Eric Adams Says Anti-Gun Police Unit Coming Soon Amid Rise in Shootings

Police officers currently in training as part of a specialized unit focused on reducing gun violence will soon be deployed on city streets, New York City Mayor Eric Adams said Monday.

Adams appeared on local station WNYW's morning show Good Day New York to discuss the city's rising crime numbers and his plans for combating them. Gun violence in particular has spiked over the course of the coronavirus pandemic, with data compiled by the New York City Police Department (NYPD) showing a nearly 15 percent rise in shooting incidents so far this year, compared with the first two months of 2021.

Adams told the station that the city is "doubling down on how we are deploying our police," an effort he said the city's residents will be able to notice based on officers' "visual presence."

"We are really going to start using our resources and taxpayers' dollars to go after the crime in this city," Adams said. "It's not acceptable to see the increases that we are witnessing."

Eric Adams NYPD anti-gun
New York City Mayor Eric Adams said on Monday that police officers who are being trained to focus on reducing gun violence will begin working on the city streets "within a week or so." Above, a police car drives through Manhattan on January 14, 2021, in New York City. Spencer Platt/Getty Images

In late January, Adams unveiled his strategy for tackling gun violence, which he referred to at the time as a "public health crisis." Adams said part of that strategy will involve an expansion of the NYPD's current Public Safety Units to include new "Neighborhood Safety Teams," which Adams said "will focus on gun violence."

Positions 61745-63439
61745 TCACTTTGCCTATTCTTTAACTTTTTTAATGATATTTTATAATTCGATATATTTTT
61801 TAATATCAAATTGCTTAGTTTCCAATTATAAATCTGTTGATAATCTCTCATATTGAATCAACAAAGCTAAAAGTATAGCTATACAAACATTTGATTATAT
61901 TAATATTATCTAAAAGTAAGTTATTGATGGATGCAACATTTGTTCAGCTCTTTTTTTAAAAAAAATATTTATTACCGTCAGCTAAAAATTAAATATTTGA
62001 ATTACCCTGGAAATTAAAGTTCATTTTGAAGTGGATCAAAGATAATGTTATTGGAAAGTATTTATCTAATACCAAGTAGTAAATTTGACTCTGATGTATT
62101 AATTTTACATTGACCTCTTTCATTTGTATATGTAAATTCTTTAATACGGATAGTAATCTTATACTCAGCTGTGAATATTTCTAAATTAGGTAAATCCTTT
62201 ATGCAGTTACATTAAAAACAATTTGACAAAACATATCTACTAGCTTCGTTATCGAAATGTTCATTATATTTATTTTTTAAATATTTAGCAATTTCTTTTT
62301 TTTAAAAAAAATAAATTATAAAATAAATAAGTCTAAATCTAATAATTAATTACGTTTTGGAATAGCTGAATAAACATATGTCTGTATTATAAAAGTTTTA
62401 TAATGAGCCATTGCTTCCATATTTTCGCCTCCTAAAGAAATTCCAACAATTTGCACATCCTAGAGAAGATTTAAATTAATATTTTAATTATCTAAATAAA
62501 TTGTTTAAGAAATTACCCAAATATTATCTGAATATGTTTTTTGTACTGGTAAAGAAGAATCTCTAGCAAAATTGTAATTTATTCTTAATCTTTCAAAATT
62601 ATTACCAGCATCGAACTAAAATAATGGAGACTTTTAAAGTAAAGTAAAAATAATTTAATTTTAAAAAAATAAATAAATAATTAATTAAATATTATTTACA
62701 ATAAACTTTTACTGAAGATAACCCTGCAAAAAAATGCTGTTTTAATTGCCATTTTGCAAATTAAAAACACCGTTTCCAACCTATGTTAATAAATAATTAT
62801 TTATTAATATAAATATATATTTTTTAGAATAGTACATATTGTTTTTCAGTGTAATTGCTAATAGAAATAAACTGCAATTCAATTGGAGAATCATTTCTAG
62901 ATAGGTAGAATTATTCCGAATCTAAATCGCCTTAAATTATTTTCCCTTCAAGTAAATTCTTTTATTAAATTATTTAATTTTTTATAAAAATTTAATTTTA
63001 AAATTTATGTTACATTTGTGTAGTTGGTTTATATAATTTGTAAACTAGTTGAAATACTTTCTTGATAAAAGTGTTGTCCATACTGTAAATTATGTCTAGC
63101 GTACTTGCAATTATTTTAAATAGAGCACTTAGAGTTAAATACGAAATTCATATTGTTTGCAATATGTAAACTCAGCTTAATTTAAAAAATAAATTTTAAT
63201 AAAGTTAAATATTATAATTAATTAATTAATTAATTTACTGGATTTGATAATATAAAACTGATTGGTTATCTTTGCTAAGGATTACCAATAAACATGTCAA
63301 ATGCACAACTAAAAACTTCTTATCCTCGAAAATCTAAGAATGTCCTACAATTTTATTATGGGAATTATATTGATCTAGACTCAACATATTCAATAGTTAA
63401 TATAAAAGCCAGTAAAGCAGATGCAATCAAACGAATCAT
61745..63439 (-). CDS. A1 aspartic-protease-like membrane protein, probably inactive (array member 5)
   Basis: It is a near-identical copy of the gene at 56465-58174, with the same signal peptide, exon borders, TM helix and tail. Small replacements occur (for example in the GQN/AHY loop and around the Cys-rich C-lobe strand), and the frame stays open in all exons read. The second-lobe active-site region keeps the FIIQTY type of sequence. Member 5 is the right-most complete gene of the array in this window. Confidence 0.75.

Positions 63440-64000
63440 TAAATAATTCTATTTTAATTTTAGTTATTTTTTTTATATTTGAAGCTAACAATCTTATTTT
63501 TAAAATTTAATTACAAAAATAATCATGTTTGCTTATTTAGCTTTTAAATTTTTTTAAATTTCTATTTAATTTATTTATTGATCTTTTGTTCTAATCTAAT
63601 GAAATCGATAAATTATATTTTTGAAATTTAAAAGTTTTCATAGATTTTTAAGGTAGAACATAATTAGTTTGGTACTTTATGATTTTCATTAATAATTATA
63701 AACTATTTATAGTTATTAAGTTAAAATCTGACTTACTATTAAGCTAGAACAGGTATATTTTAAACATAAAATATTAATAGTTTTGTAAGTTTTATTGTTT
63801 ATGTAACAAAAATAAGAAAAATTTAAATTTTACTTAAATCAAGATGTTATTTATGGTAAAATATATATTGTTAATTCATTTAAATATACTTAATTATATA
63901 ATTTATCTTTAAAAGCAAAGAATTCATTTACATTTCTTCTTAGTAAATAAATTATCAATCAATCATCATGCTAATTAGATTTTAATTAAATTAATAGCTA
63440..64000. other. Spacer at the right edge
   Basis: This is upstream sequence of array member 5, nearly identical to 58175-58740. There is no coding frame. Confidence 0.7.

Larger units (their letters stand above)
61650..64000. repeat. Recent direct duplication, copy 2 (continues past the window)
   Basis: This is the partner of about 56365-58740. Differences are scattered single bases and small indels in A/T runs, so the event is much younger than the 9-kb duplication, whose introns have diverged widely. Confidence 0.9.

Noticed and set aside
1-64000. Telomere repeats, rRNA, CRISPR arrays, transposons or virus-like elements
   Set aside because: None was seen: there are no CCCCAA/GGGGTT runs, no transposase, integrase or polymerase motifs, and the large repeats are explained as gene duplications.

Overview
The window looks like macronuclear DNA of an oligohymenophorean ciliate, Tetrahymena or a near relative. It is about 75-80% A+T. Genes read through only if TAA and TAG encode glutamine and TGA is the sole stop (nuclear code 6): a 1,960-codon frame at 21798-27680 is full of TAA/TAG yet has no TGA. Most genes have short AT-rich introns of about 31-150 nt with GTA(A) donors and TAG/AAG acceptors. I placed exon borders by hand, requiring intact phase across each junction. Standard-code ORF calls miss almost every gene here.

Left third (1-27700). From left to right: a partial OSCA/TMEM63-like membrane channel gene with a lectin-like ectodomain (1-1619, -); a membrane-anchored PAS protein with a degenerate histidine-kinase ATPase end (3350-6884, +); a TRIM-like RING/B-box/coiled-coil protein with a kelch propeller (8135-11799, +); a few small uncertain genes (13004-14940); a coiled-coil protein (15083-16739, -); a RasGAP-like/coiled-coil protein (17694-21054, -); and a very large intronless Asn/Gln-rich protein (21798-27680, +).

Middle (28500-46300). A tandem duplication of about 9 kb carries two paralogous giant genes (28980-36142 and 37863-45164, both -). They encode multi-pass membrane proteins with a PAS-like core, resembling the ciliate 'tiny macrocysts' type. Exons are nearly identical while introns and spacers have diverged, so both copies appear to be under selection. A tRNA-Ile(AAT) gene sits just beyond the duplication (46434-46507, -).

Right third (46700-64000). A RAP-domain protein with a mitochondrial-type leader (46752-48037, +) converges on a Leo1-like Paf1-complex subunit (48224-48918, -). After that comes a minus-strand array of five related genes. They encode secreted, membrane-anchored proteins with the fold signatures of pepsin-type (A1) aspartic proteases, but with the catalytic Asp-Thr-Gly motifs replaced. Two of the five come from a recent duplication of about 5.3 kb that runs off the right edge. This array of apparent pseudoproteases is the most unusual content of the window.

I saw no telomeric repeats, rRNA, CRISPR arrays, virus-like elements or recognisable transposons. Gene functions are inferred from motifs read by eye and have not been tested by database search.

The specialized units will be honing in on the 30 precincts in which an estimated 80 percent of violence occurs, the mayor said. The officers "will be identifiable as NYPD," Adams said in January, adding that they will be equipped with body cameras and will have "enhanced training and oversight."

When asked about the timeline for those safety teams' rollout on Monday, Adams told Good Day New York that he discussed the specialized officers while meeting with NYPD Commissioner Keechant Sewell over the weekend.

"She's doing the proper training, because we have to get this right," Adams said. "Thorough" and "well-organized" training is important for the unit, he said, because a lack of sufficient training would "exacerbate the problem."

"Within a week or so, the commissioner said that we have the first round of officers going through, they're going to hit the streets," Adams said.

Adams did not specify the number of officers expected to be part of the initial rollout, nor did he identify the locations where the initial teams will be deployed.

Adams' office directed Newsweek to the NYPD when reached for comment. A spokesperson for the NYPD told Newsweek the mayor's timeline for the unit's rollout was the only information available as of Monday afternoon.

Updated 3/08 at 12:24 p.m. ET: This article has been updated to include a response from Adams' office.